Best business practices have been a part of the human equation since the beginning of time, when mankind traded wares such as obsidian tools for food. As with all commerce, the need arose quickly for good customer service, even in Ancient Babylon. Displayed in the British Museum is what could be the oldest customer complaint letter so far discovered. It dates to 1750 BC and is from an unsatisfied copper ore customer Nanni, written to his supplier, Ea-nasir. Nanni sent his servant to acquire a refund, only to be rudely refused.
If only there was multimodal customer service in those times. As mankind has evolved, so have the needs of customers to be heard, and more importantly, answered. As we move into 2022 it’s important to assess where we are on the customer service capability curve, and where we are headed.
The interconnectedness of the web and mobile phones allow us to rely on devices for answers to basic queries, freeing up their human counterparts for more important tasks. It feels like forever since we waited patiently for voice menus to finish, only to frantically push zero in hopes of real human interaction. Those days are long gone, and increased processing speeds and the move to open-source software led to the widespread use of IVR (interactive voice response) in the early 2000s.
In 2011, Siri and other virtual assistants (Alexa would début two years later) paved the way for these information bots to become part of our lives. They allowed customers to adopt a 24/7/365 digital lifestyle, where “regular” customer service hours became an inconvenience, potentially harming the bottom line.
As devices proliferated, so did customer service requests. This current trend shows no signs of slowing down—in fact quite the opposite, thanks to the pandemic. A study commissioned by Salesforce discovered that 64% of customers use different devices to start and finish transactions. With over 10 billion connected devices, and over 30 billion IoT connections predicted by 2025, multimodal customer service is where we are headed.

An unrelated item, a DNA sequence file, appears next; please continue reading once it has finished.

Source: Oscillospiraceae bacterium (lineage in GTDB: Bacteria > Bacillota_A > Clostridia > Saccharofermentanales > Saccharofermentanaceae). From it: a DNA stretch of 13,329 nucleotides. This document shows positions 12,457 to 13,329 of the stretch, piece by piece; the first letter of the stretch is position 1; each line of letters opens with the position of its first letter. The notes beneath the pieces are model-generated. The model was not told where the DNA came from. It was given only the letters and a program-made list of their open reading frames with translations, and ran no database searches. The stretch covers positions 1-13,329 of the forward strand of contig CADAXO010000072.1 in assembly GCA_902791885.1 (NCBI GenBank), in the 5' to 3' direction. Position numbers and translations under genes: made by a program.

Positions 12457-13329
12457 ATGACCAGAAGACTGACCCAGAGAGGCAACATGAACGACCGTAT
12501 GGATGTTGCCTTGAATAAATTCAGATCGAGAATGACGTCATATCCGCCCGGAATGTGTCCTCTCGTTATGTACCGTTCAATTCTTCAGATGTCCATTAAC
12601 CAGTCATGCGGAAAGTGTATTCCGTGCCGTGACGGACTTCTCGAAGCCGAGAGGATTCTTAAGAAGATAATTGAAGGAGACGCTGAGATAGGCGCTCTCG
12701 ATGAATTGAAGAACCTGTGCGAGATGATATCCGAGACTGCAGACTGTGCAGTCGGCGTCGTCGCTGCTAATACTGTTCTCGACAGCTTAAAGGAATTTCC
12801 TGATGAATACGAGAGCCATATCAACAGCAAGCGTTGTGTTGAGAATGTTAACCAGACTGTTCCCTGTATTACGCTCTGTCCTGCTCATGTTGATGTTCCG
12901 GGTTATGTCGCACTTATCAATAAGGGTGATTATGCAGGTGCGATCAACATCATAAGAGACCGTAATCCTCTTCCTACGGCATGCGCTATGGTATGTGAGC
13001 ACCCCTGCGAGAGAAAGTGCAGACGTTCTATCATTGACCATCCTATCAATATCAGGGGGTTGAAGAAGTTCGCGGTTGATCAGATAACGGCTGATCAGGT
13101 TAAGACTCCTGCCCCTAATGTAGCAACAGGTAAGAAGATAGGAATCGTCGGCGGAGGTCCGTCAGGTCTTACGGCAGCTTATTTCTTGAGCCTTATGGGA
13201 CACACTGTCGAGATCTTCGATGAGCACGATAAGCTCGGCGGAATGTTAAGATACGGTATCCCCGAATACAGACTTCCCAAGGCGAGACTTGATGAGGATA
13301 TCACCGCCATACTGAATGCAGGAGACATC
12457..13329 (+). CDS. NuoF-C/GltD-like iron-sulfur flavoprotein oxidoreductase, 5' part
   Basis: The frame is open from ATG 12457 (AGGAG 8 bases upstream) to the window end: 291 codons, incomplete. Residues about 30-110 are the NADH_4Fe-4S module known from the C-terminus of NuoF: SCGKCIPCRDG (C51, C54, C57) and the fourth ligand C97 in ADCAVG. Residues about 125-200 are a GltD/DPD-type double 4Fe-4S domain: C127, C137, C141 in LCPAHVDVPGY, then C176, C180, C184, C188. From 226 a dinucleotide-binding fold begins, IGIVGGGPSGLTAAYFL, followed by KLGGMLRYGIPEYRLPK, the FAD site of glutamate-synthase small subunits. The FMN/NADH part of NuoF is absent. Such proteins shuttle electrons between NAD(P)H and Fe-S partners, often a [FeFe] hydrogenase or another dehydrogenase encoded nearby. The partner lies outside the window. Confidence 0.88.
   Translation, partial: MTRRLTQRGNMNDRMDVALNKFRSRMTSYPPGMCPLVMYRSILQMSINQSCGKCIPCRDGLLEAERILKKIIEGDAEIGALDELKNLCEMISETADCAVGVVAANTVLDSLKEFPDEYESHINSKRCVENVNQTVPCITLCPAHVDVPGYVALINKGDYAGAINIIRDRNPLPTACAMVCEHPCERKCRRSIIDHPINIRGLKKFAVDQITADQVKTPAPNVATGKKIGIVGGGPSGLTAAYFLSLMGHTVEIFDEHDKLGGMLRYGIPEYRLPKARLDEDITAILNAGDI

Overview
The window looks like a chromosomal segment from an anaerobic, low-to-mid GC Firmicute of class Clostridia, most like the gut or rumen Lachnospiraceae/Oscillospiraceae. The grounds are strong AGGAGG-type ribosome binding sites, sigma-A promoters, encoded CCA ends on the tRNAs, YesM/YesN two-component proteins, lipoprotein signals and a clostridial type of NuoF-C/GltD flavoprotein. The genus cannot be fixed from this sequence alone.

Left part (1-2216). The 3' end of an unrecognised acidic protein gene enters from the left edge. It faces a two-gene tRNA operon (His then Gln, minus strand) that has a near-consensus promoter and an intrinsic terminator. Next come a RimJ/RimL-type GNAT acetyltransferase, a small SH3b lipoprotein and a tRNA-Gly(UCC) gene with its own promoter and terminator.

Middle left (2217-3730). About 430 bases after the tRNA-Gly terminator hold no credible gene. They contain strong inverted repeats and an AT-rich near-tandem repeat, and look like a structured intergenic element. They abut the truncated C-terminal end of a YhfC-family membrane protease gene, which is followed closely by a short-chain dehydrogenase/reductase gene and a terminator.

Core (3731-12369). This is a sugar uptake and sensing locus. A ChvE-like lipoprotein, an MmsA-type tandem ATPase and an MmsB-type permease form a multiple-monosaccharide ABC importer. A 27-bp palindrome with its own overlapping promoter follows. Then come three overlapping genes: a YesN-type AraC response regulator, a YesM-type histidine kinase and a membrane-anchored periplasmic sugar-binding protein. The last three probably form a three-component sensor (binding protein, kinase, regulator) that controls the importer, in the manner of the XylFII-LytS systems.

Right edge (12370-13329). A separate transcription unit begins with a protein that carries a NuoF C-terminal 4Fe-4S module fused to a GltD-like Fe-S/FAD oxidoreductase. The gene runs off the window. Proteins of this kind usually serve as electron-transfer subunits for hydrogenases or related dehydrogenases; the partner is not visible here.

Aside from staffing issues, the biggest hurdle for customer-centric organizations has been to provide intelligent, helpful answers in this highly charged, decentralized environment. We are moving toward a world where the devices themselves will know what the customer wants before the customer does. This will further turbocharge customer service as well as its demands, since the average person will be communicating not only with the vendor, but also with the devices, and in some cases, with the product itself.
How do companies plan to keep up with the trillions of information requests which will need to be serviced over the next few years? Forward-thinking managers will need to reduce the costs of dealing with these requests, while simultaneously improving their efficacy. Enter artificial intelligence.
Machine-learned customer service interactions are the latest and most crucial step in the path towards multimodal, customer-obsessed business planning. The genius of clientele-focused AI is that it will improve the quality of the interaction every time. By combining these trillions of requests with the most advanced algorithms in the industry, the cost of customer retention decreases, while customer satisfaction rises. Perhaps most important, it relieves corporate decision-makers from time-consuming offshoring and human resources strategies, freeing them to innovate.
Fortunately, no one needs to reinvent the wheel when it comes to AI. Companies like NLX have been refining customer service algorithms for years, building bespoke and off-the-shelf solutions for and in conjunction with the brightest corporate trailblazers such as AWS, Affinity, Local Measure, and Mphasis. Explore where your organization is along the Customer Service Maturity Journey below to incorporate the latest developments in customer-facing AI and move your success to its endgame.